David Vago is an associate psychologist in the Functional Neuroimaging Laboratory (FNL), Brigham and Women’s Hospital (BWH) and instructor at Harvard Medical School. He has completed a post-doctoral fellowship in the department of Psychiatry at BWH, the Utah Center for Mind-Body Interactions within the University of Utah Medical School, and the Stuart T. Hauser Research Training Program in Biological and Social Psychiatry. David has previously held the position of Senior Research Coordinator for the Mind & Life Institute and is currently a Mind and Life Fellow supporting the Mind and Life mission by advising on strategy and programs. He received his Bachelors Degree in Brain and Cognitive Sciences in 1997 from the University of Rochester. In 2005, David received his Ph.D. in Cognitive and Neural Sciences with a specialization in learning and memory from the department of Psychology, University of Utah.
David’s research interests broadly focus on utilizing translational models to identify and characterize neurobiological substrates mediating psychopathology, to better predict outcomes and identify potential biologically-based diagnostic and therapeutic strategies for those suffering with mental illness. David has been specifically investigating brain networks supporting self-awareness, self-regulation, and self-transcendence in order to clarify adaptive mind-brain-body interactions and their therapeutic relevance in psychiatric disorders. Functional and structural neuroimaging studies along with self-report and performance-based measures are used to explore contemplative practices that cultivate mindfulness as a state, trait, and memory-related process. In this context, David has been specifically focusing on the study of mindfulness-based interventions in clinical settings, and the basic neuroscientific mechanisms by which mindfulness-based practices function. David is an avid Vipassana, Dzogchen meditation and Hatha Yoga practitioner, and enjoys recreating in the outdoors.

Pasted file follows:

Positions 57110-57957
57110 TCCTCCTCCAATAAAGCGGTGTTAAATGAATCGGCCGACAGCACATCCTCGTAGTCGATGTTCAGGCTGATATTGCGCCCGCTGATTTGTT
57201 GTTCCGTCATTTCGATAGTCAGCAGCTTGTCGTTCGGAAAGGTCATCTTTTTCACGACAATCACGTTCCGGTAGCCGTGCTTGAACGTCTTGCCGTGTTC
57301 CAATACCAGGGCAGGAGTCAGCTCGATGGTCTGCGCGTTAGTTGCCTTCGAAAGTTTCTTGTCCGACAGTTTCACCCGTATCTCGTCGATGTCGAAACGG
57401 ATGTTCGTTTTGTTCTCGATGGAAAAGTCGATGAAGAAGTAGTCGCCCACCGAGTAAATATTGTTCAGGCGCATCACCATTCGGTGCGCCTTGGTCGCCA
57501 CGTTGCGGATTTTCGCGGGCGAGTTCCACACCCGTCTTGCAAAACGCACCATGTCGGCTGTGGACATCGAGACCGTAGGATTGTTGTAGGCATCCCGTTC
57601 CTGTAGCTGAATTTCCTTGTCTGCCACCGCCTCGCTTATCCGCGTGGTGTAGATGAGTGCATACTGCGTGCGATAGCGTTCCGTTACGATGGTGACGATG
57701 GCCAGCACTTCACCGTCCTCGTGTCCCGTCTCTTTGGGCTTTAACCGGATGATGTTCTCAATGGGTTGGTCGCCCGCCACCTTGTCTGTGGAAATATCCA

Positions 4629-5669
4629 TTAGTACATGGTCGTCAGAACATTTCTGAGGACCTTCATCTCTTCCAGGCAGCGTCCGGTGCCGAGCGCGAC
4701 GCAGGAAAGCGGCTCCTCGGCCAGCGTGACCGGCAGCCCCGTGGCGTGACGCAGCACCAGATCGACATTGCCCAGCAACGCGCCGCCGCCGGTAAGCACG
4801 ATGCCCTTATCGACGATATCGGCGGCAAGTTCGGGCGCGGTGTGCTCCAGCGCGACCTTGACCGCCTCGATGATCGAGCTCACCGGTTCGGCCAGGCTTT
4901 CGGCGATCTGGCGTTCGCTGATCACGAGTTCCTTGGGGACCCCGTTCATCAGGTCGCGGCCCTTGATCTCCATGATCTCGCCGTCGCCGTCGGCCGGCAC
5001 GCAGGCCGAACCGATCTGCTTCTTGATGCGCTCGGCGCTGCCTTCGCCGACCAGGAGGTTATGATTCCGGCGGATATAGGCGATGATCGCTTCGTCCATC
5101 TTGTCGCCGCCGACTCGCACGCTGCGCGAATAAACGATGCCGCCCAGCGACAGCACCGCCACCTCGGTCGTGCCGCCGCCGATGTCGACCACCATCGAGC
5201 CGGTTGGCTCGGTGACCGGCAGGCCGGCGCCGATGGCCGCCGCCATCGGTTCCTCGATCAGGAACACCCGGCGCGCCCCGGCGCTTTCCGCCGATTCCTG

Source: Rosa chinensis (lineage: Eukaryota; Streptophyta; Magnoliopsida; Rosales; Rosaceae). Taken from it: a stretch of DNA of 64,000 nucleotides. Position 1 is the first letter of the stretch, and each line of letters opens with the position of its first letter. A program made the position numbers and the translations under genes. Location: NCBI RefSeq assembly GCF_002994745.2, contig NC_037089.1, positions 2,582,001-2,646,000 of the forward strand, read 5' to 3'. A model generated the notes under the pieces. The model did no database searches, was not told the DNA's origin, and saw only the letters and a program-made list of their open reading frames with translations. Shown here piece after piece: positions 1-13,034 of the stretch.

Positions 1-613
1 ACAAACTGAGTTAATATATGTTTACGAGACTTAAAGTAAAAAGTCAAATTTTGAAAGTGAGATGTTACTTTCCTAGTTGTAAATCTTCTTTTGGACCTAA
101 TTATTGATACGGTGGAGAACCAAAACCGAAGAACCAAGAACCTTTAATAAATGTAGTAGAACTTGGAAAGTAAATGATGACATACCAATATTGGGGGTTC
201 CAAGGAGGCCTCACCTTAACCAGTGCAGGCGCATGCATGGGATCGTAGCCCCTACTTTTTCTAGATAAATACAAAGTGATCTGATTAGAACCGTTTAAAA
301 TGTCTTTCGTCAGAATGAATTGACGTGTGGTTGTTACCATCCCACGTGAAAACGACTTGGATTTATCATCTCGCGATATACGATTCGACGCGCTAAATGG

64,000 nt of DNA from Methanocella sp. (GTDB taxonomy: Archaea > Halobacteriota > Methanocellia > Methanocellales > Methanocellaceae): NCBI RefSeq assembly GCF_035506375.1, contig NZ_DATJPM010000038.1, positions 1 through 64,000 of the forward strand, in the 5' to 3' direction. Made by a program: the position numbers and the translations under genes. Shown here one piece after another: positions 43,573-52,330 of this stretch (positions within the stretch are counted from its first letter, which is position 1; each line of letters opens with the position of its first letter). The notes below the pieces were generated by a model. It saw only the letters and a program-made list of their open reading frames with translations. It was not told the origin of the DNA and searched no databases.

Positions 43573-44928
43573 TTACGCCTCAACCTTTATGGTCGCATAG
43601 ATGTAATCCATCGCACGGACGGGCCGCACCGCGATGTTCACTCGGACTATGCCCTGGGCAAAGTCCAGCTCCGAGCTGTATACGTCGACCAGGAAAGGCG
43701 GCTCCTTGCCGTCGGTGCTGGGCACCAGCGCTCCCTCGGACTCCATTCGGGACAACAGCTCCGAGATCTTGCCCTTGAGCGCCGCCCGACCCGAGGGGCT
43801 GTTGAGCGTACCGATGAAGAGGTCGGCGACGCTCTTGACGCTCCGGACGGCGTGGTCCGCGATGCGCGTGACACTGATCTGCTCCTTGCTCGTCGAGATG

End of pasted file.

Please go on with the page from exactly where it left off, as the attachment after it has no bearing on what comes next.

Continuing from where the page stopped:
For more information about contemplative neuroscience research in the FNL and projects led by Dr. Vago, click [http://davidvago.bwh.harvard.edu or http://contemplativeneurosciences.com]